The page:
HMS Menelaus (1810)

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HMS Menelaus and Eclair with a settee PW0054.png
HMS Menelaus (in centre) by William Innes Pocock R.N.
History
NameHMS Menelaus
NamesakeMenelaus
Ordered28 September 1808
BuilderPlymouth Dockyard
Laid downNovember 1808
Launched17 April 1810
Completed21 June 1810
FateSold to be broken up, 10 May 1897
General characteristics
Class and type Lively-class frigate
Tons burthen1,071 5194 bm
Length154 ft (47 m)
Beam39 ft 5 in (12.01 m)
Draught13 ft 6 in (4.11 m)
PropulsionSail
Sail planFull-rigged ship
Complement284
Armament
  • As ordered:
  • UD: 28 ×  18-pounder guns
  • QD: 2 ×  9-pounder guns + 12 ×  32-pounder carronades
  • FC: 2 ×  9-pounder guns + 2 ×  32-pounder carronades

HMS Menelaus was a Royal Navy 38-gun fifth rate frigate, launched in 1810 at Plymouth.

Career[edit]

Menelaus entered service in 1810 under the command of Captain Peter Parker, and within weeks of commissioning was involved in the suppression of a mutiny aboard HMS Africaine. The notoriously brutal Captain Robert Corbet had been appointed to command Africaine and the crew had protested and refused to allow him to board. The Admiralty sent three popular officers to negotiate with the crew and ordered Menelaus to come alongside. If the crew of Africaine refused to agree with the appointment of Corbet, Parker had been ordered to fire on the ship until they submitted. The crew eventually agreed to allow Corbet aboard and Menelaus was not needed. In the summer of 1810, Parker was ordered to sail for the Indian Ocean to reinforce the squadron operating against Île de France and participated in the capture of the island in December 1810.[Note 1]

In 1812, Menelaus was part of the blockade of Toulon in the Mediterranean and operated against coastal harbours, shipping and privateers off the southern coast of France with some success. In 1813, Menelaus was transferred to the Atlantic for service convoying merchant ships to Canada in the War of 1812. On 23 March she captured Le Nouveau Phoenix.[Note 2]

Menelaus was subsequently employed in raiding American positions along the Maryland coastline, destroying a coastal convoy in September. In 1814, Parker was ordered to operate against French ships in the Atlantic and recaptured a valuable Spanish merchant ship in January.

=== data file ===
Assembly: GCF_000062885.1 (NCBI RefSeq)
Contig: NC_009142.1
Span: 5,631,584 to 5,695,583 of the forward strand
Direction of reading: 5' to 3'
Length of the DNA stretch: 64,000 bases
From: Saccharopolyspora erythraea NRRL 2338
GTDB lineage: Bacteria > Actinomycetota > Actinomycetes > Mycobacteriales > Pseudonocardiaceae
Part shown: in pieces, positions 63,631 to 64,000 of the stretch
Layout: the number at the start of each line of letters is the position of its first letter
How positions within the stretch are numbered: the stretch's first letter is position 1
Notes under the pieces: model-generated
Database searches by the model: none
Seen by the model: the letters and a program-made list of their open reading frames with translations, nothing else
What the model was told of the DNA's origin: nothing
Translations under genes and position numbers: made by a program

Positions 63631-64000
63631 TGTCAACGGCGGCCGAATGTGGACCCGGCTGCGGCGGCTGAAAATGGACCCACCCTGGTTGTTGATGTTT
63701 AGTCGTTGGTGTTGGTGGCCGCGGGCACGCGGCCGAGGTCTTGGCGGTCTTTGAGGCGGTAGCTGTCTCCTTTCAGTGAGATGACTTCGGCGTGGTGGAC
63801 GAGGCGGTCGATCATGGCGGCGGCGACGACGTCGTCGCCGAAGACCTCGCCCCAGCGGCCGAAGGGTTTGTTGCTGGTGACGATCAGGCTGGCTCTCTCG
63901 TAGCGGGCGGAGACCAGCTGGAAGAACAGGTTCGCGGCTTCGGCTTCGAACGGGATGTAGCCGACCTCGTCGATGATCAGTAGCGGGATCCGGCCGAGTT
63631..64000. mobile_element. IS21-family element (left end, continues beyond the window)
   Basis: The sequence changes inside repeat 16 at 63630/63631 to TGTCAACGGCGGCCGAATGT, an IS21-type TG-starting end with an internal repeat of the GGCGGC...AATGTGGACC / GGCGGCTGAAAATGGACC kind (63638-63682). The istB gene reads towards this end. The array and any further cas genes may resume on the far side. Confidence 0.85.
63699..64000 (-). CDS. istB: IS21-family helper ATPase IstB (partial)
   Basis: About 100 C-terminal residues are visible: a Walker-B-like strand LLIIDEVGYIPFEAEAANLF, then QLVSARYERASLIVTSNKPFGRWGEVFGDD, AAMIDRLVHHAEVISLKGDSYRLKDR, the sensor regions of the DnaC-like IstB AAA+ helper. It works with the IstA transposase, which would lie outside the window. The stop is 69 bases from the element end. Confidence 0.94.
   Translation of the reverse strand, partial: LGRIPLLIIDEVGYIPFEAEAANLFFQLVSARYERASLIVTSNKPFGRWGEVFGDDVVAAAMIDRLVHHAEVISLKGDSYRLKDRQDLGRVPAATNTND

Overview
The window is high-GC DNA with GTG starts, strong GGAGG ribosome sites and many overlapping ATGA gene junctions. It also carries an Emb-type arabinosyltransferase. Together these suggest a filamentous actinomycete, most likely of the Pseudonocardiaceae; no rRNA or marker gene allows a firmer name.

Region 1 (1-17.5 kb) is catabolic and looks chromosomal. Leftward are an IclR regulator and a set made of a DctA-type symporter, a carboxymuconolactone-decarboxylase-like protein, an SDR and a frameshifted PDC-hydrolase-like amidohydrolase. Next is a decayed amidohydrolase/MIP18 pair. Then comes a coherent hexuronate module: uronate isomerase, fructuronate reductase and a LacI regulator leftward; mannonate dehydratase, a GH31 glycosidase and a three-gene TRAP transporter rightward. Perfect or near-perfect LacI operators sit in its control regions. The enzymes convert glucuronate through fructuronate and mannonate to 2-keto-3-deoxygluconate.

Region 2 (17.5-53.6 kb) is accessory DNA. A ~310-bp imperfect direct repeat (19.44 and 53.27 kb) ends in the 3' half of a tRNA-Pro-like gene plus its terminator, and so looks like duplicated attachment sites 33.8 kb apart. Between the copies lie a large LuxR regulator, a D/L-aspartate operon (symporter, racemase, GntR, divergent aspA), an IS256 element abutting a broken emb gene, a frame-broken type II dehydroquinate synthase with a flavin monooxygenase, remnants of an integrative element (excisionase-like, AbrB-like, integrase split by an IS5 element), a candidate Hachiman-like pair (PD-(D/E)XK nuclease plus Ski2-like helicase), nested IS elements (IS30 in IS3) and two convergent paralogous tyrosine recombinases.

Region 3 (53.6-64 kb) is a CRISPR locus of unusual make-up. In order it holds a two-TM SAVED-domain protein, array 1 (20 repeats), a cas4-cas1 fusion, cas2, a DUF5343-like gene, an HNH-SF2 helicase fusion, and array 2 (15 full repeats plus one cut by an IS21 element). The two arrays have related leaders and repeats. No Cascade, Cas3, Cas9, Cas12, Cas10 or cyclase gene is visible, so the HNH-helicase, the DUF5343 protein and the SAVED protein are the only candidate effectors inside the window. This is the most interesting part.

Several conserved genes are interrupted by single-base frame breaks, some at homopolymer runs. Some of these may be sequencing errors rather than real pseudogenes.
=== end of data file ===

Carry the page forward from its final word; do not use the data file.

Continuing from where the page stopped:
Following the French surrender, Menelaus returned to service off the American seaboard. Menelaus 'was sent up the Chesapeake to divert the attention of the enemy in that quarter,' whilst General Ross's force was landed at Benedict.[4] One of the ships crewman, Midshipman Frederick Chamier wrote “Our duty consisted in an eternal annoyance of the enemy, and therefore night and day we were employed in offensive operations..."[5] Thereafter, Peter Parker was killed at the Battle of Caulk's Field in Kent County, Maryland, on 30 August 1814.[6] He was among 14 British killed at the battle. From 13 to 15 September, Menelaus was present at the Battle of Baltimore, with one of her complement, William Pritchard, being hospitalised after losing two fingers.[7]

On 19 July 1815, Menelaus was in company with Havannah, Rhin, Sealark, Ferret and Fly when they captured the French vessels Fortune, Papillon, Marie Graty, Marie Victorine, Cannoniere, and Printemps.[Note 3] The attack took place at Corrijou (Koréjou, east of Abervrach on the coast of Brittany), and during the action Ferret was able to prevent the escape of a French man-of-war brig that she forced ashore. Apparently, this cutting out expedition was the last of the war.[9]

Later career and fate[edit]

Menelaus as a quarantine hulk off Binstead, near Motherbank

Following Parker's death, command passed to Edward Dix and he remained on the ship until she was laid up at Sheerness in 1818. In 1820 she moved to Chatham and in 1832 became a hospital ship, becoming the quarantine ship at Sandgate Street. She was eventually sold 87 years after her construction, in 1897.

Notes, sources and references[edit]

Notes
  1. ^ The Admiral's share of the prize money was £2650 5s 2d. A first-class share was worth £278 19s 5¾d; a sixth-class share, that of an ordinary seaman, was worth £3 7s 6¼d.[1] A fourth and final payment was made in July 1828. A first-class share was worth £29 19s 5¼d; a sixth-class share was worth 8s 2½d. This time, Admiral Bertie received £314 14s 3½d.[2]
  2. ^ A first class share was worth £114 7s 6¼d; a sixth-class share was worth 15s 7¼d[3]
  3. ^ A first-class share of the prize money was worth £55 18s 4½d; a sixth-class share was worth 10s 10¾d.[8]
Sources
  1. ^ "No. 16938". The London Gazette. 24 September 1814. p. 1923.
  2. ^ "No. 18487". The London Gazette. 15 July 1828. pp. 1376–1377.
  3. ^ "No. 17020". The London Gazette. 6 June 1815. p. 1081.
  4. ^ "No. 16939". The London Gazette. 27 September 1814. p. 1940.
  5. ^ Hemstock, Kevin (2014). "The Battle of Caulk's Field". Kent County.{{cite web}}: CS1 maint: url-status (link)
  6. ^ "No. 16940". The London Gazette. 27 September 1814. pp. 1945–1946.
  7. ^ "Medical Journal of HM troop ship Diomede: list of men wounded at Chesapeake on 13 September 1814". Retrieved 8 June 2013.
  8. ^ "No. 17229". The London Gazette. 11 March 1817. p. 613.
  9. ^ Lee (1893), Vol. 35, p.403.
References

External links[edit]